In his first major interview in nine years, the Guns N' Roses frontman talks about his band, his label and finally releasing "Chinese Democracy."
By Jonathan Cohen
It's been nine years since Axl Rose gave a substantial print interview. For all that time and more, he's been working on the album "Chinese Democracy," which finally arrived in late November.
It was an arduous process, to say the least. Guns N' Roses haven't released a new song since 1999 or an album since a 1993 set of covers. Since then, Rose has toured sporadically, worked with a rotating cast of musicians -- he owns the Guns N' Roses name, according to his attorney, Laurie Soriano -- and recorded numerous versions of the same new songs. According to a 2005 article in the New York Times, Universal Music Group had spent $13 million on "Chinese Democracy" by then.
The album came out in the United States as a Best Buy retail exclusive and debuted at No. 3 on the Billboard 200 with first-week sales of 261,000, according to Nielsen SoundScan. To date, it has sold 537,000 copies in the States, far fewer than the 1.3 million that Best Buy bought upfront, according to the Wall Street Journal. But the album has sold 2.6 million copies worldwide, according to Universal -- a number that counts only retail purchases -- and the company plans to start promoting another single soon.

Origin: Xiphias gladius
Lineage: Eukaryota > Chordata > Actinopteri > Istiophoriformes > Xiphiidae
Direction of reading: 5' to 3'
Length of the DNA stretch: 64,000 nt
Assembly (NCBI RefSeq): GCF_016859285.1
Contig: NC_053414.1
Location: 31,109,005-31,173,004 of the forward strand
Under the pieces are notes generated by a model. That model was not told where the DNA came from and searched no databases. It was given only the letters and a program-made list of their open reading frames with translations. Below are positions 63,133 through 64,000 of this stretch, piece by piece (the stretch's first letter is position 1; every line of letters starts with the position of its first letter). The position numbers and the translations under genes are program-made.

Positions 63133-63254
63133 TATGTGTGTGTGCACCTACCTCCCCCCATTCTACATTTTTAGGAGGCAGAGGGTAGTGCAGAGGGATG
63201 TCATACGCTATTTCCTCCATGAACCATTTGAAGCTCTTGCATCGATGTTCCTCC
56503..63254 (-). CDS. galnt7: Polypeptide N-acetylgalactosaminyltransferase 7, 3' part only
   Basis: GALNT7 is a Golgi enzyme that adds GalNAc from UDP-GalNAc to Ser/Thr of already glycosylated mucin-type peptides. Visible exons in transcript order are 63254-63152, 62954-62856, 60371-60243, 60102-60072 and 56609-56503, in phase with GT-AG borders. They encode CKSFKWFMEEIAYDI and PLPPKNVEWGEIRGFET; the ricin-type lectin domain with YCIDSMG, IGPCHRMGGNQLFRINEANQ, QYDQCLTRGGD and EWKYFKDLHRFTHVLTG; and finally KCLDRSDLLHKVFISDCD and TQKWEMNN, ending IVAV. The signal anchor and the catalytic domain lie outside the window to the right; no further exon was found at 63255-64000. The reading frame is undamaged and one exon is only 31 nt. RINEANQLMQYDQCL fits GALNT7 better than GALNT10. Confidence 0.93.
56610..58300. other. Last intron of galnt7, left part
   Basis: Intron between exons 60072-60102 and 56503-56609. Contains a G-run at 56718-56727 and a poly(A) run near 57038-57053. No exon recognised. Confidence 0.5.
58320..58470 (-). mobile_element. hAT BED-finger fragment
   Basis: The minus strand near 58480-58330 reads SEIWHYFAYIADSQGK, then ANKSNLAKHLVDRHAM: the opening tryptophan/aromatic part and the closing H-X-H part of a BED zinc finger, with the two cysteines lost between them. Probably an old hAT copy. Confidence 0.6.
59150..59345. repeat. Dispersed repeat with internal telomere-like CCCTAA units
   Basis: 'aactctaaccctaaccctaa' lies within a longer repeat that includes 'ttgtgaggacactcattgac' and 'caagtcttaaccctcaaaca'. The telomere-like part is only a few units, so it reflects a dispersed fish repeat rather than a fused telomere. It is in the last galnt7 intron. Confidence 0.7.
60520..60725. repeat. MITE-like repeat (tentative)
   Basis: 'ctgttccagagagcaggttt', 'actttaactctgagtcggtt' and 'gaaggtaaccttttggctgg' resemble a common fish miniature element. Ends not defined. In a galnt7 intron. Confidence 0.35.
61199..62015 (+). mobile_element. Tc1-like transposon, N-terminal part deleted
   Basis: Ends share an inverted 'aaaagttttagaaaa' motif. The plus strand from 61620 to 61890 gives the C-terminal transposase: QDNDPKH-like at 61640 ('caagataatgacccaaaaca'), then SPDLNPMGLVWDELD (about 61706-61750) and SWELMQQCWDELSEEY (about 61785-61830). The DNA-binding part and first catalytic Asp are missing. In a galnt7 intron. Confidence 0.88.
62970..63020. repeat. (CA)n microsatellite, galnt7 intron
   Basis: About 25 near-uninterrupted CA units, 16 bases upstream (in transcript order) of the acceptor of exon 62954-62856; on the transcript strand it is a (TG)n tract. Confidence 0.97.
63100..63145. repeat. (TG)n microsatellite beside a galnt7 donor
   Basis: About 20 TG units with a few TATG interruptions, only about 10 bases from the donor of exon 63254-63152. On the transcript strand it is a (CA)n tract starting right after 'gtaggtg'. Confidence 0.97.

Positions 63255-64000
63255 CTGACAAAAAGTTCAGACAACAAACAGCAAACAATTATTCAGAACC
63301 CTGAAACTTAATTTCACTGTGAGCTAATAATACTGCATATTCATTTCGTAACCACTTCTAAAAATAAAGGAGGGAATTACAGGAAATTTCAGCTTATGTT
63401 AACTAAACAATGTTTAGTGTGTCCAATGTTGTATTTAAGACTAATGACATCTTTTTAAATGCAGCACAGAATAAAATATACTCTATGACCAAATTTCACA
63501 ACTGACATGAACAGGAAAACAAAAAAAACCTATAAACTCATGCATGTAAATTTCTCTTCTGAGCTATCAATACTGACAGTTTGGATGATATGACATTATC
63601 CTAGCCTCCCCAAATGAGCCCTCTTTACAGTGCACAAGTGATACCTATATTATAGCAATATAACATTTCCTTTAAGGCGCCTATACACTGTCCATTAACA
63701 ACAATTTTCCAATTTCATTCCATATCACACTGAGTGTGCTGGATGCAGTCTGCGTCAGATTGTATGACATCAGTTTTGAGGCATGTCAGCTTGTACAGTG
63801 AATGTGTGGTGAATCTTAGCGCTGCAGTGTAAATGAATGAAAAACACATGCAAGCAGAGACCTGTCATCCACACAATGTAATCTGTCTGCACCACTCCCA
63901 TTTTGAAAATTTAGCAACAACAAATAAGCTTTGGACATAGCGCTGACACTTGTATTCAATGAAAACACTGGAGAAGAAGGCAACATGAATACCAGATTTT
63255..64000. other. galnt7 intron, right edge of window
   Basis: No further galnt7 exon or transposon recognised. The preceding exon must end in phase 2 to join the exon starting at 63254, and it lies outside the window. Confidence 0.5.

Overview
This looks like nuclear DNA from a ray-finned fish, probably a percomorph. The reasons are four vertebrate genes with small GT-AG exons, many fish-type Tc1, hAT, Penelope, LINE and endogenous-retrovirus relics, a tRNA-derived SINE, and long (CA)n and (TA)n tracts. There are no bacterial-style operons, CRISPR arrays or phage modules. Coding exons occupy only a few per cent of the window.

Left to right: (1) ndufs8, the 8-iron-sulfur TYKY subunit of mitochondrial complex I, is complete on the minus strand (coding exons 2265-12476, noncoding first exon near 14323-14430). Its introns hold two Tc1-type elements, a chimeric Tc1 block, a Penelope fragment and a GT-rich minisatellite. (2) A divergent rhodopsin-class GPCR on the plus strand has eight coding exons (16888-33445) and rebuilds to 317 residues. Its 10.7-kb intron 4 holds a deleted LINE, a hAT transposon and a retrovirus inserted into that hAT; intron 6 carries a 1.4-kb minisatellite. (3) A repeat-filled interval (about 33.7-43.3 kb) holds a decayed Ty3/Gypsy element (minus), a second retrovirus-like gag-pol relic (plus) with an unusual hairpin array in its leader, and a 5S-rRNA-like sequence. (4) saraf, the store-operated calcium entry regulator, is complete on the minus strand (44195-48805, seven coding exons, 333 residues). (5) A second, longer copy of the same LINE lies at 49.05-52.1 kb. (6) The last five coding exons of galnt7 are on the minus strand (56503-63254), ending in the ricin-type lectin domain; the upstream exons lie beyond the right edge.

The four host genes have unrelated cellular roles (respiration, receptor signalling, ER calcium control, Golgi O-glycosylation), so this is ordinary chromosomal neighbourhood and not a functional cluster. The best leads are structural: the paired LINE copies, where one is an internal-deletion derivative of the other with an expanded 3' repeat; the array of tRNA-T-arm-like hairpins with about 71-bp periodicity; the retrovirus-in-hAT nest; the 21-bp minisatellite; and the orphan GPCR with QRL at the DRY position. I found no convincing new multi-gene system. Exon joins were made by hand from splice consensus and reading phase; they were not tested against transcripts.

Some industry executives have blamed the album's disappointing sales on Rose, who hasn't made a video, announced a tour or given interviews. Others point to Best Buy, claiming the chain didn't make the album as visible as last year's other major retail exclusive, AC/DC's "Black Ice," which was sold only at Wal-Mart. Until now, Rose himself has remained silent, except for a series of postings on some Guns N' Roses fan Web sites.
That doesn't mean he doesn't have plenty to say -- about his new album, his former bandmates and his label, Interscope, a subsidiary of Universal. (The label declined to comment.) Rose answered two series of questions via e-mail, in which he discussed for the first time the events surrounding the release of "Chinese Democracy" and his frustrations with Interscope.
In a separate phone interview, longtime Guns N' Roses (and former Replacements) bassist Tommy Stinson echoed Rose's sentiments. Rose's answers appear here almost exactly as he sent them, edited only for grammar, length and clarity.
The obvious question: Why talk now? Rose says he "felt it was a good time to address some of these issues publicly."
Some people thought "Chinese Democracy" would never come out. Were there times during the making of the album when you felt that way yourself?
Axl Rose: Not so much that it wouldn't come out but that we could in some way legally be forced to release it either incomplete or with so many business areas unresolved that the beginning would be the end as well.